The effects of fixed versus escalating reinforcement schedules on smoking abstinence

Paul Romanowich, R. J. Lamb

Research output: Contribution to journalArticlepeer-review

8 Scopus citations

Abstract

Studies indicate that when abstinence is initiated, escalating reinforcement schedules maintain continuous abstinence longer than fixed reinforcement schedules. However, these studies were conducted for shorter durations than most clinical trials and also resulted in larger reinforcer value for escalating participants during the 1st week of the experiment. We tested whether escalating reinforcement schedules maintained abstinence longer than fixed reinforcement schedules in a 12-week clinical trial. Smokers (146) were randomized to an escalating reinforcement schedule, a fixed reinforcement schedule, or a control condition. Escalating reinforcement participants received 5.00 for their first breath carbon monoxide (CO) sample <3 ppm, with a 0.50 increase for each consecutive sample. Fixed reinforcement participants received 19.75 for each breath CO sample <3 ppm. Control participants received payments only for delivering a breath CO sample. Similar proportions of escalating and fixed reinforcement participants met the breath CO criterion at least once. Escalating reinforcement participants maintained criterion breath CO levels longer than fixed reinforcement and control participants. Similar to previous short-term studies, escalating reinforcement schedules maintained longer durations of abstinence than fixed reinforcement schedules during a clinical trial.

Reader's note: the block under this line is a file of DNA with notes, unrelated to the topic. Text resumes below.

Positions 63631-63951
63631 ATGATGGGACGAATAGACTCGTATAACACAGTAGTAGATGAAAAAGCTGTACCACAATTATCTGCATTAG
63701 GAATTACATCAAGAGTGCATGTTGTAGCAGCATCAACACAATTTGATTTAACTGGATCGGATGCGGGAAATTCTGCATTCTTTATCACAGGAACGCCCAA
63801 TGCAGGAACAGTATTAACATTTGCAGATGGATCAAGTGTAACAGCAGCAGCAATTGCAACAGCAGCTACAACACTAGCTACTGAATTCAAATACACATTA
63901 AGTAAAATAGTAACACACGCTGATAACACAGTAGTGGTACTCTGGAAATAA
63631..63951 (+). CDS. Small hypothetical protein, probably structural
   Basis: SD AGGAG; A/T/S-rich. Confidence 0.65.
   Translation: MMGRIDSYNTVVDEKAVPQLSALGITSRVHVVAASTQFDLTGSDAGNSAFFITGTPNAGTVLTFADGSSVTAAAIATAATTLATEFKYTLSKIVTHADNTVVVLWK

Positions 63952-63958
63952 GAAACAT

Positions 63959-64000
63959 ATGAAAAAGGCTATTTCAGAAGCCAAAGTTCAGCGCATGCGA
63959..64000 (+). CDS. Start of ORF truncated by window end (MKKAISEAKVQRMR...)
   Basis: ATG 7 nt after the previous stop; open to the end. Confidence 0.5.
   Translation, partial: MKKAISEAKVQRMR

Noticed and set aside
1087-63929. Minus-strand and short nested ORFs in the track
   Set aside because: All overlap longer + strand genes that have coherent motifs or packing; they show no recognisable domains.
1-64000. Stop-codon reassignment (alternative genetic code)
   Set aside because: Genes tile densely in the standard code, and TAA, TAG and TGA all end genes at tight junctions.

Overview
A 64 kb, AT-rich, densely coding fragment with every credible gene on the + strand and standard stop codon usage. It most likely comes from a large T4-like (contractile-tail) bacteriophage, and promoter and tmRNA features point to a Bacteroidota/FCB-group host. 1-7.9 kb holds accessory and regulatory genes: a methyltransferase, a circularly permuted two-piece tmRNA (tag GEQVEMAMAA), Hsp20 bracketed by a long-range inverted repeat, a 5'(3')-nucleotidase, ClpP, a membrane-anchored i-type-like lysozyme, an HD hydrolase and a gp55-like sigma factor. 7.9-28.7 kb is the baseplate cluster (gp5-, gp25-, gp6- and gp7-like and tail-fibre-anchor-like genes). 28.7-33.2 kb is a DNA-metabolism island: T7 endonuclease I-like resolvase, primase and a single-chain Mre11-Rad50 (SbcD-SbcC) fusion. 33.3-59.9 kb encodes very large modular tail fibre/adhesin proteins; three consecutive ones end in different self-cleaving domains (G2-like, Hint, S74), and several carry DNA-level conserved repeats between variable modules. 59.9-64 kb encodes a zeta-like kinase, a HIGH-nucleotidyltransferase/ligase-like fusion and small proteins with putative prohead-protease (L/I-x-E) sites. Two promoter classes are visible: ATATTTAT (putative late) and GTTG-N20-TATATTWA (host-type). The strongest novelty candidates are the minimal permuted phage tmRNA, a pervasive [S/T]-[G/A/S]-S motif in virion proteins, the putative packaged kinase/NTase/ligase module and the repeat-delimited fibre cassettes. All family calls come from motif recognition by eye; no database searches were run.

Original languageEnglish (US)
Pages (from-to)25-37
Number of pages13
JournalJournal of applied behavior analysis
Volume48
Issue number1
DOIs
StatePublished - Mar 1 2015

Keywords

  • contingency management
  • differential reinforcement
  • nicotine
  • schedule of reinforcement
  • smoking cessation
  • tobacco

ASJC Scopus subject areas

  • Applied Psychology
  • Sociology and Political Science
  • Philosophy

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